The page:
Dr. Martin Luther King Jr. was a pastor and civil rights leader, later he became the spokesperson for the Southern Christian Leadership Conference. King was born in Atlanta, Georgia on January 15th, 1929 to Reverend Martin Luther King Sr. His love for the Christian faith was fostered in a black Baptist understanding. He was named Times “Man of the Year” in 1963 and was awarded the Nobel Peace Prize in 1964, as well as being the only American with a national holiday in to his name. King’s practice and idealology radically transformed America’s understanding of race and inspired a liberation movement around the world. His first negative experience with racial segregation was at the age of five when a white friend’s father told him that his son was no longer allowed to play with him due to his skin color. During his childhood, due to his personal experiences, he was determined to hate all whites. This attitude changed through the influence of education, positive experience with moderate whites, and most importantly with a greater understanding of religion. This, he experienced while studying at Morehouse College, Crozer Theological Seminary in Chester, Pennsylvania and at Boston University School of theology. While studying he encountered Henry David Thoreau’s “Essay on Civil Disobedience”. In graduate school, essays and books from Mahatma Ghandi greatly influenced his nonviolent tenets. A year prior to earning a doctoral degree, King became a pastor at Dexter Avenue Baptist Church in Montgomery, Alabama. It was here where he was thrown to the front of the bus boycott initiated by Rosa Parks on December 1st, 1955.
He was an advocate of nonviolent resistance, starting with the triumph of the Montgomery bus boycott in 1955 in Alabama. Nonviolence was at the heart of his philosophy of life and proved to be an effective strategy of social change in America. He contended that nonviolence was the most potent and effective tool for, not only blacks, but for any oppressed people struggling for justice. Interestingly, his studies had not completely given him the nonviolent belief. Immediately following the bus boycotts in Alabama. He and his family were harassed by white police and supremacists. His house was bombed and he received hate calls and hate mail. In order to defend himself, the Reverend acquired a gun permit. Armed blacks guarded his home to protect his family. However, his nonviolent perspective was nurtured with his devotion to the Church, backed by his parents. The threats to his life and his family’s lives were frighteningly never ending which made him consider leaving as the head of the bus boycott. He sought advice from his parents and the Church. King is recalled at one time saying, “I am here taking a stand for what I believe is right. But now I’m afraid. The people are looking to me for leadership, and if I stand before them without strength and courage, they will falter.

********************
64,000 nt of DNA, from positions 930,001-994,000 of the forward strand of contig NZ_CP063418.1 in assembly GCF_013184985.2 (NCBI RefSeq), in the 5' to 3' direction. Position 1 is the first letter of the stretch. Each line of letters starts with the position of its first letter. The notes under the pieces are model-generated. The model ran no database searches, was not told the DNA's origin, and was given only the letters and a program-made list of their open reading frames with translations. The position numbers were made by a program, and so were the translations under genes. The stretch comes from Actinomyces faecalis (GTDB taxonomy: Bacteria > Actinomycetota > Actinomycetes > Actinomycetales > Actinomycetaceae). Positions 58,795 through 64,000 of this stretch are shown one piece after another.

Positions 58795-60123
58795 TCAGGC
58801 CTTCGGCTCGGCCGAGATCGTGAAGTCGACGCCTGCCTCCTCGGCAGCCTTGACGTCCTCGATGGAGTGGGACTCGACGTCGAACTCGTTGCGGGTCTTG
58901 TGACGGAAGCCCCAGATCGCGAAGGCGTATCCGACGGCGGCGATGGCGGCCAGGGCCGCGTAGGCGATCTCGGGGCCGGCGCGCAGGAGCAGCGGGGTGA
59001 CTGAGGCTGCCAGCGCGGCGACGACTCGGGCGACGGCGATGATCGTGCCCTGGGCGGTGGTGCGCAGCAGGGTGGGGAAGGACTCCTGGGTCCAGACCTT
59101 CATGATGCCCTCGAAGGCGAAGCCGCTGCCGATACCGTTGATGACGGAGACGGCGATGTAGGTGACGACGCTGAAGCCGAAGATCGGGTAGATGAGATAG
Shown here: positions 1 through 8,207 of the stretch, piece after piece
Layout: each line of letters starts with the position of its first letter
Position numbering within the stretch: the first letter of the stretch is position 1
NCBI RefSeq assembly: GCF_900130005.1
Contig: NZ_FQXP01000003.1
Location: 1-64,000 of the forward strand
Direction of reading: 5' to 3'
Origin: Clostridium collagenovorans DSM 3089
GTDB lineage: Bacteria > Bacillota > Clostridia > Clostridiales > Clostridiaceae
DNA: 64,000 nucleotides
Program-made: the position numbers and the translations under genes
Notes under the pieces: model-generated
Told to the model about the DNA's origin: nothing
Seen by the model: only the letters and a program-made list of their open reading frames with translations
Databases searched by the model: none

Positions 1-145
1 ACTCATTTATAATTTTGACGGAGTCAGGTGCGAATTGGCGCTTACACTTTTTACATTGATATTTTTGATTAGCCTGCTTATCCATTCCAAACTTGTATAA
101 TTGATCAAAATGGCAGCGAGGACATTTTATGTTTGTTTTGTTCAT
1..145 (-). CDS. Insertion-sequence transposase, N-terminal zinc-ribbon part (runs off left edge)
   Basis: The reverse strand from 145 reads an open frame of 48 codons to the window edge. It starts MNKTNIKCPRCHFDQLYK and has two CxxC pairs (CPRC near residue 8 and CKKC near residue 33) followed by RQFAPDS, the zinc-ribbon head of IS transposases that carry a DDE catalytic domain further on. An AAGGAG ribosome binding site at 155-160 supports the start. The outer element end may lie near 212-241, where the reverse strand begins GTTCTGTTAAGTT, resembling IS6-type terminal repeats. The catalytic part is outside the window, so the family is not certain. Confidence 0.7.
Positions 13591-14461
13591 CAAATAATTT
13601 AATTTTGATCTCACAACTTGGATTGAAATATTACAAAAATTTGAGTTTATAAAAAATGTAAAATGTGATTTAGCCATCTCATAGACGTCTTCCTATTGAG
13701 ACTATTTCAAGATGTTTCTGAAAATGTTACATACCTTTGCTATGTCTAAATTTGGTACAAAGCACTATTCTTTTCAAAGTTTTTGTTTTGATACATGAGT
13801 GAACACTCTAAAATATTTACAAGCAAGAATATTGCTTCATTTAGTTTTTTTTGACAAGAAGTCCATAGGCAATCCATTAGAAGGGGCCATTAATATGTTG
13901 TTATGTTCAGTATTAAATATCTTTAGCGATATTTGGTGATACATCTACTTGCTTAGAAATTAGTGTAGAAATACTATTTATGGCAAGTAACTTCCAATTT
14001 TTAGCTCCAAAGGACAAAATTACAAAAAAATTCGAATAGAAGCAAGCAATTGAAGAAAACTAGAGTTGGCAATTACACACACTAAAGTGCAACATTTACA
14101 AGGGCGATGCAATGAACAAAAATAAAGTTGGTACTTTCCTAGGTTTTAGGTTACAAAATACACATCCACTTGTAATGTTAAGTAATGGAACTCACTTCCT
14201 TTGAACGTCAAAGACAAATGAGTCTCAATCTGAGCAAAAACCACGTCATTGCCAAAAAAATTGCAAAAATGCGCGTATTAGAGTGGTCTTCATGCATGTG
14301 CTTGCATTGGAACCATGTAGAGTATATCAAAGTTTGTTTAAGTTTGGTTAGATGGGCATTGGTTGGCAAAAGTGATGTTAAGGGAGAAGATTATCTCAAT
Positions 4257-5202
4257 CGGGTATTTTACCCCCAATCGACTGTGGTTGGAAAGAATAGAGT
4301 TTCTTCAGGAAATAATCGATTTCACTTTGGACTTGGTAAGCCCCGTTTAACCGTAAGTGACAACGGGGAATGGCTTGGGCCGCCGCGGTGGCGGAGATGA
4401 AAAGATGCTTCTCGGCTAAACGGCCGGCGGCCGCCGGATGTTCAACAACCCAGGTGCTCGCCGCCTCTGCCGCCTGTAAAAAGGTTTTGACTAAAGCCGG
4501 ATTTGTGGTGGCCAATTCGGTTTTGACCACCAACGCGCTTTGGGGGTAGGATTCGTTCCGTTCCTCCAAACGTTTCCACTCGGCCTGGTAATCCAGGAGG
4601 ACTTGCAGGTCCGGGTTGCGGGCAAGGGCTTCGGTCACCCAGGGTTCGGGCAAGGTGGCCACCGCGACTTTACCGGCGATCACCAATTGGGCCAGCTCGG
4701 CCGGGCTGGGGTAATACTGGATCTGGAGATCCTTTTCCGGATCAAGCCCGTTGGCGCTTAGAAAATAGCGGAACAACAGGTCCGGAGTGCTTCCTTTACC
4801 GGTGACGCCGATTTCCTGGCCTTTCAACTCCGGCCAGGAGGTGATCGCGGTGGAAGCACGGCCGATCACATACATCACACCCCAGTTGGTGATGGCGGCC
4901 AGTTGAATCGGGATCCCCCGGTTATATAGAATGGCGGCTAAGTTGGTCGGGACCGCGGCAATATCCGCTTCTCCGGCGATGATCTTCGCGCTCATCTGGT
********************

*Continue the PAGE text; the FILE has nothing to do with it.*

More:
I am at the end of my powers. I have nothing left. I’ve come to the point where I can’t face it alone.” After much reflection, he felt a voice from within encouraging him to stand for what is right, reinvigorating his devotion to the bus boycott, and to the larger black liberation movement. After another bombing of his house, in an unmatched calmness he was inspired to say, “We can’t solve this problem through retaliatory violence… We must meet violence with nonviolence… Love your enemies; bless them that curse you; pray for them that despitefully use you. We must love our white brothers… no matter what they do to us.” Using Christian doctrines, he sold his message by aligning their cause with a divine power; their cause was greater than the forces of white supremacy. He drew upon his collegiate studies, especially from his readings of Gandhi who used love as a political instrument of social change by administering nonviolent direct action. King used Jesus’ philosophies and Ghandi’s actions as an instrument of social change. Solidifying his nonviolent zeal, he founded the Southern Christian Leadership Conference.
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Robert Kelly, Erin Cook. “Martin Luther King, Jr., and Malcolm X: A Common Solution.” OAH Magazine of History (Organization of American Historians) 19, no. 1, Martin Luther King, Jr. (January 2005): 37-40
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